In recent years, physicists have been studying spaces of dimension even higher than four. Some current theories need 11 or 26 dimensions. Again, it is fortunate that the abstract mathematics is in place to help in these investigations, and that the experience of visualization in lower dimensions can give some insights about the structure in situations where we must rely almost entirely on formal arguments.
It is undoubtedly true that in some cases time is a fourth dimension, but it is not the fourth dimension. There are many circumstances when we need four or more numbers to specify an observation, for example when a physician records height, weight, blood pressure, and cholesterol level, a sequence of four coordinates that tell something, not everything, to be sure, but something about a particular patient or group of patients. By visualizing pairs of numbers on a diagram, a researcher can identify trends or potentially dangerous configurations. By observing the variation of these patterns, she can diagnose an ailment and prescribe a treatment. Looking at three of these numbers at a time, she can study a richer class of relationships, using the projection techniques described above to obtain insights into the structure of this data set. But this collection of three-dimensional data points is still just a three-dimensional “slice” of the four-dimensional data set, and the true understanding of the whole complex of information depends on assimilating the entire entity. Just as we can slice the hypercube to reveal its many different aspects, we can also make use of this technique as we slice our data sets in different ways.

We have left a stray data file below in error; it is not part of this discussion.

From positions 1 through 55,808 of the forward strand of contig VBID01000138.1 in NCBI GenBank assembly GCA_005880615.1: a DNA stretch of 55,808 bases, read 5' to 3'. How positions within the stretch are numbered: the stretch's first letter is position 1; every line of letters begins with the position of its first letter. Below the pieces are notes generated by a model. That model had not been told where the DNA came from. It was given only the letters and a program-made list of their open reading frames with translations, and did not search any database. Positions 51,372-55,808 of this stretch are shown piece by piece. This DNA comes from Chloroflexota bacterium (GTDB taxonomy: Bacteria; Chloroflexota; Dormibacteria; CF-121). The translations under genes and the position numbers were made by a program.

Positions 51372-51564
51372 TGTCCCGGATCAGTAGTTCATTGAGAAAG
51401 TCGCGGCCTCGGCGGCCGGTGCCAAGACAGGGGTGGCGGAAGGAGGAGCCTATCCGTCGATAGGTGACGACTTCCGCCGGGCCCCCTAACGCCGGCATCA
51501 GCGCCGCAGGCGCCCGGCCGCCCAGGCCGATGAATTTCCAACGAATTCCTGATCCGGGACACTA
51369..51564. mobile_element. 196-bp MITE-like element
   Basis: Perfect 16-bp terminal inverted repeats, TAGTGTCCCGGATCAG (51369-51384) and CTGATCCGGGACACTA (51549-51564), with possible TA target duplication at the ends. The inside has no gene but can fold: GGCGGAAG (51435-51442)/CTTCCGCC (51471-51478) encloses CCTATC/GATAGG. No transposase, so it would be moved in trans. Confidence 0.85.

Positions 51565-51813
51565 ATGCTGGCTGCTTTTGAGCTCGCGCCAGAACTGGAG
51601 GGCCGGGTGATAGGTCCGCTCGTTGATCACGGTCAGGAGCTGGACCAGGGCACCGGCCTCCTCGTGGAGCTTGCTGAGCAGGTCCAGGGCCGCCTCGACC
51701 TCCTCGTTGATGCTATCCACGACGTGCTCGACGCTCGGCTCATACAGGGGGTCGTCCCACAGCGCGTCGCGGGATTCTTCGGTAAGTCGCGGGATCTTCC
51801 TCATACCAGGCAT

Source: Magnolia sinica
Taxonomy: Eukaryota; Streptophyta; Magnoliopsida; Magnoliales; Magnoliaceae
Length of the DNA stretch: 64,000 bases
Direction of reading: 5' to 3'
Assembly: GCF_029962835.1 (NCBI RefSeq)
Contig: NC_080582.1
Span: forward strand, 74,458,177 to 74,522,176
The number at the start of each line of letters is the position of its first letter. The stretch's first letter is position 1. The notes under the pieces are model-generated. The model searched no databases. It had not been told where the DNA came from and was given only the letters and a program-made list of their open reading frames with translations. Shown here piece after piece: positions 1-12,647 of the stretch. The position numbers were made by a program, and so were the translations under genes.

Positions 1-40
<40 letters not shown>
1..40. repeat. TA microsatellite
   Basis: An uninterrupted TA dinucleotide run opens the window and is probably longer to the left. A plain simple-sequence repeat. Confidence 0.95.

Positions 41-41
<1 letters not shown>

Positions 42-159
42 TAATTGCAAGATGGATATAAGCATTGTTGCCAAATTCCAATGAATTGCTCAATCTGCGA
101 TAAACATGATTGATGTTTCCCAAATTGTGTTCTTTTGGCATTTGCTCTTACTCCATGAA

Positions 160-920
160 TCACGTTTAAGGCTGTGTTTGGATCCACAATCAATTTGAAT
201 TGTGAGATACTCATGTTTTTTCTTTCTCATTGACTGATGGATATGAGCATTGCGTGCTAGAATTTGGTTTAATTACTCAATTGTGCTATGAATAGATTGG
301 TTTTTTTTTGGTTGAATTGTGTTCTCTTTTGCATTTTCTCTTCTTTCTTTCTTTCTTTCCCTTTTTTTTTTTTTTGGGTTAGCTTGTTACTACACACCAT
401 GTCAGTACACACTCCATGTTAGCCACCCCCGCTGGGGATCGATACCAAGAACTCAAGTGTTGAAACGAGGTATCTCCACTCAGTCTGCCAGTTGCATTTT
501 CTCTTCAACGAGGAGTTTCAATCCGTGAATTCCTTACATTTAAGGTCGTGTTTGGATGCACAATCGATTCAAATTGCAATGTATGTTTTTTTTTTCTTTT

Take the brain, for example.
Magnetic resonance imaging, or MRI, is a relatively new and sophisticated technology that offers “snapshot” cross-section views of any section of the body, from a variety of angles. Assume, for a moment, that one two-dimensional view of a patient’s brain shows a cancerous growth. Looking down on the brain from an imaginary vantage point above the crown—the so-called axial view—the physician is afforded a fairly informative, but still limited, view of the growth. But suppose the physician wants to monitor the growth, from top to bottom, front to back, and side to side—and to see it growing and changing in density, over time. Scientists are still at work trying to translate the surgeon’s data into reference points on the computer—with time as the fourth dimension. Ultimately, we should be able to plot the course of a tumor as the patient undergoes treatment and visualize it from all angles. The MRI gives the surgeon an immense amount of data, but it only becomes information when structured in a certain way.
These techniques are already producing new results in collaborations at Brown University in such diverse areas as paleoclimatology, anthropology, modern dance, and surrealist art. We are using locally developed software in graphics laboratories that enables students to investigate geometric phenomena in two, three, and higher dimensions. We can even anticipate a time when this kind of visualization tool will be available in schools at all levels.
Our new access to the fourth and higher dimensions provides stimuli for all sorts of imaginations. It will continue to be an inexhaustible source of challenge and inspiration in all areas of visualization in the future.
A version of this article appeared in the January 01, 1990 edition of Teacher as The Fourth Dimension